Ben: Exactly. Totally agree and then the other point that you mentioned earlier in our conversation that you sat there in the exam room and you had a pen and paper nearby and you just put your ideas for P1 and P2 and then started writing. Is that right?
Mariana: Yes, exactly. So, since I took the test computer based, I wrote it down everything on– I typed it, but they give you a pen and paper. So, if you want to write anything in there, they are not going to consider that, but you can write anything you want. So, on the paper I just put my thoughts for the P1, my thoughts for the P2 with the examples that I was going to use and after that like it took me two minutes with the techniques that I learned from the course and after that I started typing and by the end I had 15 minutes to recheck everything.
Ben: Wow! That’s beautiful. Absolutely beautiful. 15 minutes is a luxury.
Mariana: I don’t know how everyone feels, but I always start with the task 2.
Ben: Yes, yes.
Mariana: It’s longer. So, I started with task 2. I remember when I finished task 2 I still had 30 minutes. The clock is counting on the computer as well. I still had 30 minutes then I did task 1 in 15 minutes and then I still had the 15 minutes to correct which was great because I actually– when you’re typing, you can have– you can type too fast and change one letter and I did that.
I wrote world with the ‘l’ in the wrong place. So, that also gave me time to recheck and see if it was coherent. One thing for me that I found out with your course is that I wasn’t being– on my first essays I wasn’t accomplishing the task achievement requirement. So, I had the time to recheck and see if I was actually answering the question the correct way and if I wasn’t going off topic.
Ben: Absolutely yes. This is a very important factor as well: to double triple check that we are on topic. Okay, well that is fantastic. So, in the end, what were your scores, Mariana?
Mariana: Well, in the end after three 6.5s I jumped to 7.5 in the writing.
Ben: Wow! Wow! That is awesome. Well done, Mariana. Fantastic.
Mariana: Thank you very much. I’m very happy. Finally, like I’m feeling actually relieved and it was– I’m very grateful that I found you guys even though I wish I had found you earlier so I didn’t have to spend so much money because for the other times apart from spending money with the tests, I asked for a remark two times.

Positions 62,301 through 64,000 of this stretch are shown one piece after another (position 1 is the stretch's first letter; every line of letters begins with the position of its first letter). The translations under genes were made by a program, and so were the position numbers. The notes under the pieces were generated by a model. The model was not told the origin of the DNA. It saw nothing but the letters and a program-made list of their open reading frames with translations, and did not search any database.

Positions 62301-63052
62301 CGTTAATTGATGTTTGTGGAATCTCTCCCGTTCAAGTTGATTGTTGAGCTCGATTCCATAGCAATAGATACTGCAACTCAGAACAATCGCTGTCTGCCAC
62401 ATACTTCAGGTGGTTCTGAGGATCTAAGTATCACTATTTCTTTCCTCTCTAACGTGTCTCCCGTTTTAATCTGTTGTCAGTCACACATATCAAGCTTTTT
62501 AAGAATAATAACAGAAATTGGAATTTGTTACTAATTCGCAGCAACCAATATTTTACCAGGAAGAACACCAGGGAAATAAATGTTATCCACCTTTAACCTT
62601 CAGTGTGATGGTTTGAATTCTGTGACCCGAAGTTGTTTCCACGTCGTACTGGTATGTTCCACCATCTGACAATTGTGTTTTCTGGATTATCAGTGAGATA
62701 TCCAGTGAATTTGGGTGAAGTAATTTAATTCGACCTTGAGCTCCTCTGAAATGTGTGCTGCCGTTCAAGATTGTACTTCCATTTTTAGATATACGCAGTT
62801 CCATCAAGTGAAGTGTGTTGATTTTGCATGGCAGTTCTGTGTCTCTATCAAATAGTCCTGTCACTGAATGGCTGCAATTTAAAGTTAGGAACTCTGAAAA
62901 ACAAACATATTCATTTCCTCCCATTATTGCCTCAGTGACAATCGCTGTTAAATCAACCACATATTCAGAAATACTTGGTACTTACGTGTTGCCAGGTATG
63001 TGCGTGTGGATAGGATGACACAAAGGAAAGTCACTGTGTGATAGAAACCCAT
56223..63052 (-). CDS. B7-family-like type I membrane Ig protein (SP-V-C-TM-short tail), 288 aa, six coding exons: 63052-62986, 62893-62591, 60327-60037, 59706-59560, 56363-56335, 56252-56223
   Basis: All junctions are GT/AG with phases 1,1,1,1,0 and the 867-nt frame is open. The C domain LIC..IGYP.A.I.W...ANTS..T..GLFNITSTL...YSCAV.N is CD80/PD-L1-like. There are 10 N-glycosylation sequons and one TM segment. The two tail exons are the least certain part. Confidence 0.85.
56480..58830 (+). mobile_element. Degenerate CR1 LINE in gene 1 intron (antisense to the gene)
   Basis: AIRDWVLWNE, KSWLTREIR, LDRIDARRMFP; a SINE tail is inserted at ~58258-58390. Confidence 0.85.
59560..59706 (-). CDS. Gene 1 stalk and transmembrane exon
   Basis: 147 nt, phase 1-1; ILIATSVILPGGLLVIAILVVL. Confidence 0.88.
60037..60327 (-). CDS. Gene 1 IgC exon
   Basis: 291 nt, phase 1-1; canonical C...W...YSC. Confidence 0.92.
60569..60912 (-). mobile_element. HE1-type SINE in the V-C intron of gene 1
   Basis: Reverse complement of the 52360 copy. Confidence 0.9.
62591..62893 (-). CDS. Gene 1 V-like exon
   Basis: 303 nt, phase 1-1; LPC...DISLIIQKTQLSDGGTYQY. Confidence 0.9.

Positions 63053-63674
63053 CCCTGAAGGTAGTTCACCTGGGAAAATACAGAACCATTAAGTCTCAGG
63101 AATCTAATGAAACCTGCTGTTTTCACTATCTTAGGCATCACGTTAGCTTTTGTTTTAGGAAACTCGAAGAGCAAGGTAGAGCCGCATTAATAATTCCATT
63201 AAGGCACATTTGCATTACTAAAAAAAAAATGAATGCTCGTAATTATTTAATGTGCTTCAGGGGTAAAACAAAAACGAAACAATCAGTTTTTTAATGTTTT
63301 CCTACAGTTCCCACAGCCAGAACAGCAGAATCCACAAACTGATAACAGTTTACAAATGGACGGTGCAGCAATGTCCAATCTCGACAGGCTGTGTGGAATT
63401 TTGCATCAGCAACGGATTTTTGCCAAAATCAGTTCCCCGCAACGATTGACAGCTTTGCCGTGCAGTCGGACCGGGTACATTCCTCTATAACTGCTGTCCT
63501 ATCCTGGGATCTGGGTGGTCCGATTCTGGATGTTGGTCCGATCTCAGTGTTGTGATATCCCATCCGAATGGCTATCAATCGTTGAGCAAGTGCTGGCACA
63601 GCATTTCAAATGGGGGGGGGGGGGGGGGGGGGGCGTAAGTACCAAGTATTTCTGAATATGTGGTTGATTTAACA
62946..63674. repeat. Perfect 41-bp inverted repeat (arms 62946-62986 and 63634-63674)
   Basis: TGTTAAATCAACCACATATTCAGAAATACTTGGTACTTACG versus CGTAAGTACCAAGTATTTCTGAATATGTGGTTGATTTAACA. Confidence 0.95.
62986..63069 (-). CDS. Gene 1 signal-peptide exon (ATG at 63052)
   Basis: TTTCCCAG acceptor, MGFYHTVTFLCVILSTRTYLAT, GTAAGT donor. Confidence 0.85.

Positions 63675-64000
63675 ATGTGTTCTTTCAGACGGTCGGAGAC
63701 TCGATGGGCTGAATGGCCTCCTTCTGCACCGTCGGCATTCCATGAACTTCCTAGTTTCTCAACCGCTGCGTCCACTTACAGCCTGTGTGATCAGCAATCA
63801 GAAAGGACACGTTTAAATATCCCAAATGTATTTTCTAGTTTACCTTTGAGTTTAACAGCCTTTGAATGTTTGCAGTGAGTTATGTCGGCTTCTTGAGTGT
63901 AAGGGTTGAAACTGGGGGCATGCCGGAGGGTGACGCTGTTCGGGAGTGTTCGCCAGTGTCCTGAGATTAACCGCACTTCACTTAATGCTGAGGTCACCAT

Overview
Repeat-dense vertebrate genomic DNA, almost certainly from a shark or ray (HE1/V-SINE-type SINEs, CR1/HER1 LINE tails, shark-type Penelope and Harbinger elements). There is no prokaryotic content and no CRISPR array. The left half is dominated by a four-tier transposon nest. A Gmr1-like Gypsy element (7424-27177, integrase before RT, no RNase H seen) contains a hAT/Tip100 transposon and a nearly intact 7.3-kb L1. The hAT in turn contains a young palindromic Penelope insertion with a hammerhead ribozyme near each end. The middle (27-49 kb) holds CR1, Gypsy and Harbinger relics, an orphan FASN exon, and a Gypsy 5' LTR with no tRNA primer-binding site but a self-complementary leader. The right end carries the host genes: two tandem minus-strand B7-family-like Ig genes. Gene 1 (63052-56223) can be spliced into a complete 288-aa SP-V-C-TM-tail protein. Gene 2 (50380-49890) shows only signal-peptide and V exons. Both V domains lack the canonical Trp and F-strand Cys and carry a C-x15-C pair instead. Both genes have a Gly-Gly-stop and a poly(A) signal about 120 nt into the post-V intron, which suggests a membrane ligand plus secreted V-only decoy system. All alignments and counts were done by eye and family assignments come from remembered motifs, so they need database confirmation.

Ben: Wow! Okay. Wow!
Mariana: So more money there and I’m very happy to jump to 7.5.
Ben: Yes, absolutely and now you can move on to the next challenge, yes?
Mariana: Yes, exactly.
Ben: Excellent and final question before we finish, what would you say to anybody who’s thinking about joining the online course?
Mariana: Really put an effort on it because even if the course is amazing, if you don’t actually dedicate your time and actually you know make a decision to study and understand the feedback. It’s all worth it. Actually put your effort on it and write your essays and ask questions if you had– I remember that I sent several emails with questions because I had doubts or if I didn’t understand something. Ask, go after it and don’t give up. It’s going to work out.
Ben: Absolutely. Yes, yes. And just to clarify, when you get the feedback put effort into studying the feedback from the–
Ben: Exactly. Right. Right.
Mariana: Definitely. After you receive– of course the first time you’re not going to have feedback before the first test, right, but the minute you get the first feedback, put your effort on it. If you don’t understand ask and write the second feedback– and write the second essay I’m sorry as fast as you can and really– if you work and if you put your effort on it, you’re going to get it.
Ben: Absolutely, yes. Absolutely and a whole band score improvement. That is just genius. Fantastic.
Mariana: Yes, like one point and I only had one month to study.
Ben: Wow! Wow! That is awesome. Well done, but one very important thing that you mentioned and I think a lot of– all of us we kind of forget this. That IELTS and just like any test and any big challenge, it’s not a spectator sport, you have to get in there and you have to get involved. Just binging on YouTube videos isn’t preparation, but studying your feedback, studying your answers, doing research on possible topics, all of this is getting the–
Mariana: Practicing the hard topics that you don’t know anything about.
Ben: Exactly, exactly.
Mariana: Because you can be anything. You can get anything.
Ben: Exactly. When I send a question out to the student and they reply “This question is a bit hard. Can I write about this topic instead?” I’m like come on. Come on! “Okay, yes. I’ll send you this question. It’s a bit easier.” In the exam you can do the same, put your hand up and ask them if they can have an easier topic.
Mariana: Of course, I wish that we could choose on the exam day. That would be amazing, but since life is not as easy as we want, practice as much as you can and the course is definitely worth it. It’s definitely very good to have someone like people with actually real knowledge on the test and how to get the best preparation.
Ben: Absolutely. I completely agree there. Okay, Mariana. Well, thank you very much for doing this recording.
Mariana: Thank you very much.
Ben: And that we wish you all the best with your Canada application.
Female Voice: Thanks for listening to ieltspodcast.com